Working with folder-backed projects

Note: This article refers to the Framer desktop app. Learn more about the differences between the Framer web and desktop app here.

Framer projects created on the desktop app can be saved in two formats:

  • A .framerx file
  • A .framerfx folder

Framer saves projects as .framerx file by default. This file is an archive of your project’s code, images, and other files, zipped up together as a single unit. This format makes it easy to open and share your project.

By comparison, a .framerfx folder is an “unzipped” format for the same information. With a "folder-backed" project, you’re able to do some things that would be impossible with a regular project file.

Downloading your project from Framer Web

If you have worked on your project in Framer in your browser, you will have to download your project first. Projects can be downloaded from Framer’s web version from Menu > File > Download, or by pressing + + S.

Creating a folder-backed project

To create a folder-backed project, create a new project on Framer’s desktop app or use it to open an existing project. With your project open:

  1. Hold the Option key on your keyboard
  2. In the menu, select File > Save As
  3. In the save window, use the File Format dropdown menu to select the folder option.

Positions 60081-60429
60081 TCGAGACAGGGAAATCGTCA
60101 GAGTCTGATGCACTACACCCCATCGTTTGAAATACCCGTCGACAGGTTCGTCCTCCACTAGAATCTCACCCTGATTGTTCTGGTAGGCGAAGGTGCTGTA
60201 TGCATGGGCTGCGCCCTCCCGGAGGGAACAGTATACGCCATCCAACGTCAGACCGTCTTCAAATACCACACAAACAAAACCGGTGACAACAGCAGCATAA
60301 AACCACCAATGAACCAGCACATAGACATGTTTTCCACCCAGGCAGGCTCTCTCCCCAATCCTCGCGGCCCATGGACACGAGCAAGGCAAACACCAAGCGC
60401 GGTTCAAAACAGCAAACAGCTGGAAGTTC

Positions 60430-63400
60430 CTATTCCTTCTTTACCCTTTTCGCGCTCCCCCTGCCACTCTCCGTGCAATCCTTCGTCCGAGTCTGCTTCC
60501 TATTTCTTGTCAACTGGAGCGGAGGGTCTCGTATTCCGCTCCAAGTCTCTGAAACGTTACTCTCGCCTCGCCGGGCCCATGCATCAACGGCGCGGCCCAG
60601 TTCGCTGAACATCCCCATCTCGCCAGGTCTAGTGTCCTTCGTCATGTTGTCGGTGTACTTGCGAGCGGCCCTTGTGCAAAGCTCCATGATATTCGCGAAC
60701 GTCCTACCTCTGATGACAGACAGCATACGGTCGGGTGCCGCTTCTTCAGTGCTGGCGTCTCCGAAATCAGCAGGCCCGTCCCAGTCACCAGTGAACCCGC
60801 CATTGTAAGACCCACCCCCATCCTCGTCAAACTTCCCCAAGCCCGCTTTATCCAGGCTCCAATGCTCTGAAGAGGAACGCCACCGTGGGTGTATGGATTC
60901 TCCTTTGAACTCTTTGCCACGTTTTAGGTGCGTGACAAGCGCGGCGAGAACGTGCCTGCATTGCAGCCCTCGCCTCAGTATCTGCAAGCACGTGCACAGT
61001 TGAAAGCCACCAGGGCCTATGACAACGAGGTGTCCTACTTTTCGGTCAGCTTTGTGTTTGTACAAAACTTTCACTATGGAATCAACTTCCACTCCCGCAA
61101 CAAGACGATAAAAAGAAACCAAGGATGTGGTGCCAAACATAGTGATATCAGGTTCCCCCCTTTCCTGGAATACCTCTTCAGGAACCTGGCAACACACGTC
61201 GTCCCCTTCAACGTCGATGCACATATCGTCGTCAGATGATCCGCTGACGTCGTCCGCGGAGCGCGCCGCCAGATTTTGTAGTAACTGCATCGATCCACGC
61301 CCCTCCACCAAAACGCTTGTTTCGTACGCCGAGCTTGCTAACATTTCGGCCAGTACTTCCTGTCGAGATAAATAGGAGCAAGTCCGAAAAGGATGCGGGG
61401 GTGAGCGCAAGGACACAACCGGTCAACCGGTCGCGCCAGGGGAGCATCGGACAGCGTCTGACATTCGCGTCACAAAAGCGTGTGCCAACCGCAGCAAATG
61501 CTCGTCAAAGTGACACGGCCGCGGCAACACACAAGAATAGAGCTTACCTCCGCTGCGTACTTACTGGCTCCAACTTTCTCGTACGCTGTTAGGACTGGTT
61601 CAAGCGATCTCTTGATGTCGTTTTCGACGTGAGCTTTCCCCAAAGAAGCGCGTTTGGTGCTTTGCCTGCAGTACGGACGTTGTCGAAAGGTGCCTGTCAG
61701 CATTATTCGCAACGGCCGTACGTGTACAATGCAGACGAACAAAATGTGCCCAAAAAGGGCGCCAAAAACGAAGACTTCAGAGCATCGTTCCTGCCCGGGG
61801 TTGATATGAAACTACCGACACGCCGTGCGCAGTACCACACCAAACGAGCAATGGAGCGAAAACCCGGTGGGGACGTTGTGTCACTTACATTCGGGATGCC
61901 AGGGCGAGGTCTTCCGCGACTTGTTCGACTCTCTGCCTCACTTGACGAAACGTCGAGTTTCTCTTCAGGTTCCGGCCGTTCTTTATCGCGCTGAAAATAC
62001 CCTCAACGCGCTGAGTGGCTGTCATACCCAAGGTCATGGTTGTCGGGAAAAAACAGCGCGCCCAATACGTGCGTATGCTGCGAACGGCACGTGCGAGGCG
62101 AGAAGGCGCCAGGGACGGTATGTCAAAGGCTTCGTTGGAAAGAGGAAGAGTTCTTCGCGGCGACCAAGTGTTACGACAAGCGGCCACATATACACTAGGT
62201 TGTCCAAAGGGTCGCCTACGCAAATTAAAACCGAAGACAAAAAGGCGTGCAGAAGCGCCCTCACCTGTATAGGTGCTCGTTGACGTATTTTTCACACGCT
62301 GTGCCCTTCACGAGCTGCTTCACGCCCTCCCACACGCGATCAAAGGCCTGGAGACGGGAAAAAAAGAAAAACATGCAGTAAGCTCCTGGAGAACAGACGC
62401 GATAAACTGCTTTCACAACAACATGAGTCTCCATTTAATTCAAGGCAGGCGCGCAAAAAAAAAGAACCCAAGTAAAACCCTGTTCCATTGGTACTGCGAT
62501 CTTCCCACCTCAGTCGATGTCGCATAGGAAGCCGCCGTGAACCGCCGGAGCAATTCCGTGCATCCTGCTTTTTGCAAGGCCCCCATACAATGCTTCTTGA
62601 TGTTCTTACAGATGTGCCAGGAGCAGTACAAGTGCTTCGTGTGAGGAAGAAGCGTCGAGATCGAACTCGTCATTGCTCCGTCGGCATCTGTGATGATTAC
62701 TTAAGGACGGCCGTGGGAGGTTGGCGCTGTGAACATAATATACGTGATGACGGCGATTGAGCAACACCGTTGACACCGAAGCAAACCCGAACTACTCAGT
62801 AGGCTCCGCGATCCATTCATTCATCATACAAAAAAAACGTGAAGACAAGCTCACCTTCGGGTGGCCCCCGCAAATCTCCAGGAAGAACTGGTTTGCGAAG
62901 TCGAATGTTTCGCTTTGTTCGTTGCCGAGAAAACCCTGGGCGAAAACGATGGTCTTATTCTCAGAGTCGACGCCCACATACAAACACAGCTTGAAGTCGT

You can open a .framerfx folder in Finder by right-clicking and selecting "Show Package Contents".

Version control

The main reason you might use a folder-backed project is to use a version control system, such as Github, to keep track of changes to your project. Version control is especially useful for teams, or if you plan to collaborate on the same offline project with other designers and developers.

Importing local production components

With a folder-backed project, you’re able to use relative paths to import files from outside of the Framer project folder.

This means that you could, for example, place a .framerfx project into a regular React project folder and then import the React project’s components into your Framer project.

You would still have to wrap these components in a Framer code component, and add Property Controls to that wrapping component, but you’d be designing with the same components that you’d be using in production.

You can see an example of this in action here. Like version control, this feature is especially useful for teams and collaboration.

To learn more about using .framerfx projects in the context of teams, see our Command Line Interface (CLI) tool Framer Bridge. ​